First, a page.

Photo by Jonathan Pendleton on Unsplash
poem: out of the woods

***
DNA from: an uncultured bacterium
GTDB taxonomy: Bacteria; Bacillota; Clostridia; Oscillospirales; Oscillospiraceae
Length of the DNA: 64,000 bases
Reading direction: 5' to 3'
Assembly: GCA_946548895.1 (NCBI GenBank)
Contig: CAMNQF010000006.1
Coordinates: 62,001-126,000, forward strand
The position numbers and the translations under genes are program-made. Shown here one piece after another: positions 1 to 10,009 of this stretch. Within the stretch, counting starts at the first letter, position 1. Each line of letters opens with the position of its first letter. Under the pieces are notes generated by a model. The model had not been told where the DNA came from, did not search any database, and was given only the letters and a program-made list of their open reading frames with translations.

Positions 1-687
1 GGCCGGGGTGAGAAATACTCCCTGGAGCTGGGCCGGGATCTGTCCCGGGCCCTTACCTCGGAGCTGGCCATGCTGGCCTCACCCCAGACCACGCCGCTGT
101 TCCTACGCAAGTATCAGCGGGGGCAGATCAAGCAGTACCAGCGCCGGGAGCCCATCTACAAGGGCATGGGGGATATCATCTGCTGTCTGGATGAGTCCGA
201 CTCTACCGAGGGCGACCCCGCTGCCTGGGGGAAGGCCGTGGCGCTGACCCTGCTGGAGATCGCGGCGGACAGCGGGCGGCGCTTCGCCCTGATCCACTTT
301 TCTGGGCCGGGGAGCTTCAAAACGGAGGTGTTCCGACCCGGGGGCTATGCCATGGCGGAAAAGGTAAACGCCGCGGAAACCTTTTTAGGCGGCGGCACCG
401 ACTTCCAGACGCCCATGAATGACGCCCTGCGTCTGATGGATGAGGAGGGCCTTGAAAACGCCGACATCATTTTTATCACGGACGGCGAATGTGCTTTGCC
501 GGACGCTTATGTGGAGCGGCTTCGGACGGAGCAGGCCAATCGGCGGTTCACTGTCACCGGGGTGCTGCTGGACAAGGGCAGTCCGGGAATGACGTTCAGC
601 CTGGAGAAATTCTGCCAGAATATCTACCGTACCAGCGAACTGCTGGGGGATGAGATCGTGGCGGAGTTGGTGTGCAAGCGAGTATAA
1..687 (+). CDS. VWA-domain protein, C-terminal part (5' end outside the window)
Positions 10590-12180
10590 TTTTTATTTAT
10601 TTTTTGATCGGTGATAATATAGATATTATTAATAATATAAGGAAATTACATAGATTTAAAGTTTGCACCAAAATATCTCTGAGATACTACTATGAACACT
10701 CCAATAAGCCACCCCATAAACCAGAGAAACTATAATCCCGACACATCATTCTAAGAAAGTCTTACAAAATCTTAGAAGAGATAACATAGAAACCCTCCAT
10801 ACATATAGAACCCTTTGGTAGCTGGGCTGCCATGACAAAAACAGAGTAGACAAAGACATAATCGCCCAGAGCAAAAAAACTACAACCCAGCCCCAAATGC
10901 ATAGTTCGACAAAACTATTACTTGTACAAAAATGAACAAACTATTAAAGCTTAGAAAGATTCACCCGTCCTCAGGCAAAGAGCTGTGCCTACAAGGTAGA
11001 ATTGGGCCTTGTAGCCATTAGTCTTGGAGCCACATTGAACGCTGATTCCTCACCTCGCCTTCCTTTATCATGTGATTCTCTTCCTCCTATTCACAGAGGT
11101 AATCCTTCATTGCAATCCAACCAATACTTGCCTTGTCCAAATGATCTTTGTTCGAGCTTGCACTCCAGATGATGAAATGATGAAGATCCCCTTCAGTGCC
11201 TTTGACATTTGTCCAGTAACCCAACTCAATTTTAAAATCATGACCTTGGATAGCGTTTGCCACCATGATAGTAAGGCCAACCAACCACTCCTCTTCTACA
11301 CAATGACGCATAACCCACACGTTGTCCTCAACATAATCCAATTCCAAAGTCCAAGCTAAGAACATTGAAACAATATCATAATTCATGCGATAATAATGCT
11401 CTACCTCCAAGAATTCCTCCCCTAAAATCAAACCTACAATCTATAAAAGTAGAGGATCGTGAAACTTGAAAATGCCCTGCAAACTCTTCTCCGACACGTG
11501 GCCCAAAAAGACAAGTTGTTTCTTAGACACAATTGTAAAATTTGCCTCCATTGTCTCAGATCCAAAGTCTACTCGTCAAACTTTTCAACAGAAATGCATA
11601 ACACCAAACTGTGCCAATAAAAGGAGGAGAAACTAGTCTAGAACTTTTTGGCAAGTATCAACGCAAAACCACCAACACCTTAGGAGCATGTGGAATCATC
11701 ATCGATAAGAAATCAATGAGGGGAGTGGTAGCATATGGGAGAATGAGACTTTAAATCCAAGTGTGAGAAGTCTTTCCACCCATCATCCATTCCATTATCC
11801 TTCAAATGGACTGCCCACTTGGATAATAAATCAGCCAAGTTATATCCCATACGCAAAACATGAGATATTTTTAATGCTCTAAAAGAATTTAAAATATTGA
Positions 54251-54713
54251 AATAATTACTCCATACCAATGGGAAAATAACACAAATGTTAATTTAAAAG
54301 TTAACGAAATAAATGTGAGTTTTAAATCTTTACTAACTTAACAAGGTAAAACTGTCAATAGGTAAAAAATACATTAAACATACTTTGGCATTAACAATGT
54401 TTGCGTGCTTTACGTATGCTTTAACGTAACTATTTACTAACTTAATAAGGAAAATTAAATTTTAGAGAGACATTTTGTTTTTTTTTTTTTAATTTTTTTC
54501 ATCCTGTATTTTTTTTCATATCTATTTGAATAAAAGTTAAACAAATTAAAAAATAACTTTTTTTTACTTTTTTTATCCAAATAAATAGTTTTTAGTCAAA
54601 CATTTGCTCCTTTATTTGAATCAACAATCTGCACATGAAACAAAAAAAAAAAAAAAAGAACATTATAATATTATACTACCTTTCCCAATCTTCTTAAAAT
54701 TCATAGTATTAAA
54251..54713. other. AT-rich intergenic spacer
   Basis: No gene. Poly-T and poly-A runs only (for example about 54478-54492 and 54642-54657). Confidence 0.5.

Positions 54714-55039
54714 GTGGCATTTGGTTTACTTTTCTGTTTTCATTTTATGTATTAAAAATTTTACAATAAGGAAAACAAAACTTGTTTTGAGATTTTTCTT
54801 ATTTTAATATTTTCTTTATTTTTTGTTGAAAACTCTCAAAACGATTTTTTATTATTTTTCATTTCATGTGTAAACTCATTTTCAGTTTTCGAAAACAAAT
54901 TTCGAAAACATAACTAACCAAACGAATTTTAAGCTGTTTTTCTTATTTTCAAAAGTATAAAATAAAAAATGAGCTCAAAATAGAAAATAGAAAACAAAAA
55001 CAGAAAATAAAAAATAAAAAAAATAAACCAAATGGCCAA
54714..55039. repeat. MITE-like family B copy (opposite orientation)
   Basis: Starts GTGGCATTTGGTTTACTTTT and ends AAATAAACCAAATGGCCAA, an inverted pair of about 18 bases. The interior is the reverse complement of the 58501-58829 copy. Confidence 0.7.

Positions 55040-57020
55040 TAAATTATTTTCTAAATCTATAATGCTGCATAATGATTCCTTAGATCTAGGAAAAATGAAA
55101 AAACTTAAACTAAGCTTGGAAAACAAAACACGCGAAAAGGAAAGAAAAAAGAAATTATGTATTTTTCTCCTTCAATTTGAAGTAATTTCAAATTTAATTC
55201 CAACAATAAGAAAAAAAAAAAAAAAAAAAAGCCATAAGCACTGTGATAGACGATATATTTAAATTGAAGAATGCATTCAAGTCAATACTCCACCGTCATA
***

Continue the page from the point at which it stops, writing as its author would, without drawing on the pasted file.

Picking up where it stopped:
I’ve been standing here so long the leaves have begun to pile up around my feet. In the distance I can hear sirens. Here comes the rain. The sun shines next. How did they know where to go? Maybe they didn’t, those sirens, maybe they were lost, I think they were lost, wailing like that. Maybe that’s what always happens with sirens, they can’t find where they are supposed to go and they wail in fear and sorrow. Nobody gets helped, the fire burns down the house, the ill do not get taken to the hospital but either recover or die all on their own. The suspects get clean away, they go into the basement and start counting their take. Someone has to deal with the corpse though. They have a designated corpse handler, I suspect. They laugh at all those wailing sirens. They get into fights over how to divide up the drugs and money, but there’s nobody to call. Some of them kill each other, which is probably a good thing, or at least some people would think so. Not their mothers though. Well, not most of their mothers. The mean mothers are glad. The mean mothers are the ones who made sure the instructions were wrong and the maps broken so the sirens could never get where they meant to go in the first place. So those particular mothers sigh, smile at each other, brush their hands together, go back into their several kitchens, make a gin and tonic (light on the tonic, dear) and relax. What is that? Oh! the birds have started finding my hair and I think there are leaves budding out and that’s a good thing, it will help hide me. Even though the sirens can’t find me, I am still afraid my mother will. I may stay here. Why not? I am hidden real well now, and the squirrels have started bringing me nuts. Look. A bird places a morsel in my mouth. I know I will not starve. One day I will leave the woods, but not today.
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